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The "Unattended Upgrades" Lesson is part of the full, Full Stack for Front-End Engineers, v2 course featured in this preview video. Here's what you'd learn in this lesson:

Jem demonstrates how to enable unattended upgrades in a server to prevent some attacks.

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Transcript from the "Unattended Upgrades" Lesson

>> Jem Young: So one way of keeping your software secure, or keeping your computer secure, is preventing these zero days. So the minute an exploit comes out, you want to keep your software up to date. And we can do this with a program called Unattended Upgrades. What it does is it automatically upgrades your software for security or minor fixes.

[00:00:17] So let's go ahead and install that now on our computer. So sudo. apt install unattended-upgrades.
>> Jem Young: Do that here. And generally with modern Ubuntu distributions, it's already installed because they're trying to help you out. Every version of Ubuntu gets a little bit better, a little bit more user friendly.

[00:01:04] And let's just check on the conf file. We're not gonna modify it today, but it's good to know that these conf files exist. So I'm gonna say less,
>> Jem Young: /etc/ apt, apt.conf.d, and we'll go with 50 unattended upgrades.
>> Jem Young: For an etc/APT/APT.conf.d/unattendedupgrades and these are just configuration files for the programs, for apps and in this particular instance it runs in the background.

[00:01:51] So what it does is because most of their everything's commented out, other than the security. And distribution for the main distribution, which usually doesn't happen. There's not usually a major push on LTS version. And I don't know what ESM is, but I think it's okay. But the main one we want is the security upgrades.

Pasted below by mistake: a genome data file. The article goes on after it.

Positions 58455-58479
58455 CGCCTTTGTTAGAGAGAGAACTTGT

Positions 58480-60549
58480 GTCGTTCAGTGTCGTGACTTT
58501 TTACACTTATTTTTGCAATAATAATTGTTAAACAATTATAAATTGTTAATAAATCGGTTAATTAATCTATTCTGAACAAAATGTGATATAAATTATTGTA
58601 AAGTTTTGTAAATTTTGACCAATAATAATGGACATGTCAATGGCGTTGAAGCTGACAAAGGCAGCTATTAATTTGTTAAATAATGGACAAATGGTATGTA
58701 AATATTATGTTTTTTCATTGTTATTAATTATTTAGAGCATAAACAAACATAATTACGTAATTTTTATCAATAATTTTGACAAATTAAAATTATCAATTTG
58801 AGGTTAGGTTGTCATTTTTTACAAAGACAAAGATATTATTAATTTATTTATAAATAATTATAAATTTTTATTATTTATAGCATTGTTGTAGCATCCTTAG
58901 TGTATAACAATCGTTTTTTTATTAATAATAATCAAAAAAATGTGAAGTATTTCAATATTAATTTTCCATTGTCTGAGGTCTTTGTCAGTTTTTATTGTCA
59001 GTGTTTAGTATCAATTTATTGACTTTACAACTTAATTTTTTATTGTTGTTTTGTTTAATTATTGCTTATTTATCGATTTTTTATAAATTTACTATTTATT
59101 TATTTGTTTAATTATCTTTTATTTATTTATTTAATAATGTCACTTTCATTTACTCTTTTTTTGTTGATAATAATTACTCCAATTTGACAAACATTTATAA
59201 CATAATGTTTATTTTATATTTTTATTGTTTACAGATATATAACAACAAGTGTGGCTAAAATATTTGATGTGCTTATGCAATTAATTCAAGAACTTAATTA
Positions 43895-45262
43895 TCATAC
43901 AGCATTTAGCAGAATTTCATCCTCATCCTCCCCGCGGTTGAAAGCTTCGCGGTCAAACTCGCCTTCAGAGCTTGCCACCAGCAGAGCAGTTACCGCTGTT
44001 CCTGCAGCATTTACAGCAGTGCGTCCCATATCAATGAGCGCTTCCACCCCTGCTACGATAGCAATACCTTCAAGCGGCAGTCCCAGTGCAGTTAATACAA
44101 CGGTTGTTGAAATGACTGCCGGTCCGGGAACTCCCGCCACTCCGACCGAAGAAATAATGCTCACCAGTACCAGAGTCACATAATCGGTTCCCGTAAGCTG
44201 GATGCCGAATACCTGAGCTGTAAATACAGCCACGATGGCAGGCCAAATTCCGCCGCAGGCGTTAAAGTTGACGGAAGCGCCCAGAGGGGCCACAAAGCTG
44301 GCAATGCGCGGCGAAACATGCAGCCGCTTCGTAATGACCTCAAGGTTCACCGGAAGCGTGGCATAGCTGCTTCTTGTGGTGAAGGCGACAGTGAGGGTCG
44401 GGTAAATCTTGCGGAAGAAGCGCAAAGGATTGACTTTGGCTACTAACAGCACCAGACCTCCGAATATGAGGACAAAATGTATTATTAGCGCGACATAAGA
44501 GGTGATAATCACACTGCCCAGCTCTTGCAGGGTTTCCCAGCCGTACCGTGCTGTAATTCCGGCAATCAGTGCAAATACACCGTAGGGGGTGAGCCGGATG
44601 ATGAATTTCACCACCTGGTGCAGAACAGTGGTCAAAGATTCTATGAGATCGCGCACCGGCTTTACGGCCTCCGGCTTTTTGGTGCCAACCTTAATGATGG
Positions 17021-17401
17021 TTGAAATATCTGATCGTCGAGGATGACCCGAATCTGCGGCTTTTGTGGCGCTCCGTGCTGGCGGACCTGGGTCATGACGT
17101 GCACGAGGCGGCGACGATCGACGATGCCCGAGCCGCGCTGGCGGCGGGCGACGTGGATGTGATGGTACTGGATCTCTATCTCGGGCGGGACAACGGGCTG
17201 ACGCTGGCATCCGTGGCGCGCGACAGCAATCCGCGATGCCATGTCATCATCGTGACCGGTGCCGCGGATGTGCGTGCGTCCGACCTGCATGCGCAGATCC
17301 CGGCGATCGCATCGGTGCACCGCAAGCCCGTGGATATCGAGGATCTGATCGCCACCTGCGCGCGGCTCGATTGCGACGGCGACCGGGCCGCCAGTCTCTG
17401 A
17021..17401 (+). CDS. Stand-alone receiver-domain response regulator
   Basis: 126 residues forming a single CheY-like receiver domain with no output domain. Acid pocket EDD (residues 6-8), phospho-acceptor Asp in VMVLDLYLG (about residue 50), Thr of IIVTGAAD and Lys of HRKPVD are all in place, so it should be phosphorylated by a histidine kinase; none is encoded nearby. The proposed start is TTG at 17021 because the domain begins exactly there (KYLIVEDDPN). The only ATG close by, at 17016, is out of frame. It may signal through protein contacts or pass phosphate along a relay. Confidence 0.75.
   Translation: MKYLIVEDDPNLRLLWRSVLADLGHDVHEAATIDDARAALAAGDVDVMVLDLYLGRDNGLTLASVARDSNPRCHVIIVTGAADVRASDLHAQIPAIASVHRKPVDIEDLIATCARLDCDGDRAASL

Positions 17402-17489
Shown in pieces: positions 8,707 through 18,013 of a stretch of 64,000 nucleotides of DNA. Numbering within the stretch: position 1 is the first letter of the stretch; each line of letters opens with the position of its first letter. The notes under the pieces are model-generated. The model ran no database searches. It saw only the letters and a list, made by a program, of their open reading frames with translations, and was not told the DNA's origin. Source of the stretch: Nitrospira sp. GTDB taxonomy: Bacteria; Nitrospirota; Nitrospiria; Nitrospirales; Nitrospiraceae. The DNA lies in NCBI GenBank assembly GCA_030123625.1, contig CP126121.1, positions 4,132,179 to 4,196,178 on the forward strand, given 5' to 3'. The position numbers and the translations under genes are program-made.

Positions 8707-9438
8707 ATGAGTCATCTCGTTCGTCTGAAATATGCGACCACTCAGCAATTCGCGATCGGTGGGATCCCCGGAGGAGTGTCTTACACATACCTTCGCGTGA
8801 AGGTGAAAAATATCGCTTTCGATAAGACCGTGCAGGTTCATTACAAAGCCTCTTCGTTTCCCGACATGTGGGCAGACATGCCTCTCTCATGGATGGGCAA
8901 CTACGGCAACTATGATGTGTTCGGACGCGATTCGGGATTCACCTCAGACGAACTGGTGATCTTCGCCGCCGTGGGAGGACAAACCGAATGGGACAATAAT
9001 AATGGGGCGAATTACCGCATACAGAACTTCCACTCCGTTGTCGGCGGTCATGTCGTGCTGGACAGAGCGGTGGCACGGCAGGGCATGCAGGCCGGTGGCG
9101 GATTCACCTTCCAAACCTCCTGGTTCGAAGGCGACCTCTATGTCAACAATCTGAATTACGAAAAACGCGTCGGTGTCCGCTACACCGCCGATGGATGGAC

[00:02:10] So every time there's a bug and exploit discovered in Ubuntu, your computer is automatically going to pull in the latest changes for you. This is really helpful. When I first started out, this didn't really exist. So I had to run a cron job which is a job that runs on a daily cycle or whatever I established it to be and automatically install these things but with unintended upgrades, it does it for you.

[00:02:34] And that's, that's just a a really nice feature that we should all enable if it's not already enabled in your system. Always make sure your system has a way of staying up to date. Windows Update, I think Windows 10, they had a zero day release the other day, it was from a video drive or something like that.

[00:02:50] So again, always keep your software up to date if you can. But don't necessarily jump on the latest version of something. But stay on the latest patches and fixes. Yes.
>> Speaker 2: So to clarify, once you run this installer, that's going to essentially be an autopilot and it will automatically delete auto installer or auto upgrader

>> Jem Young: Yes.
>> Speaker 2: And what's the frequency of that schedule?
>> Jem Young: I don't know, I think it checks probably daily. It just checks the apt repo and says is there an update to this? If so, pull it in and install it.
>> Speaker 2: So theoretically you would still be vulnerable to zero days.

>> Jem Young: Yes. Which is why they're called a zero day. If they were called a one day, that would be enough to give you enough time to fix it. If it's a zero day and your system is running, then it's not patched yet because the manufacturer doesn't even know about it.

[00:03:44] Hence the zero part of it.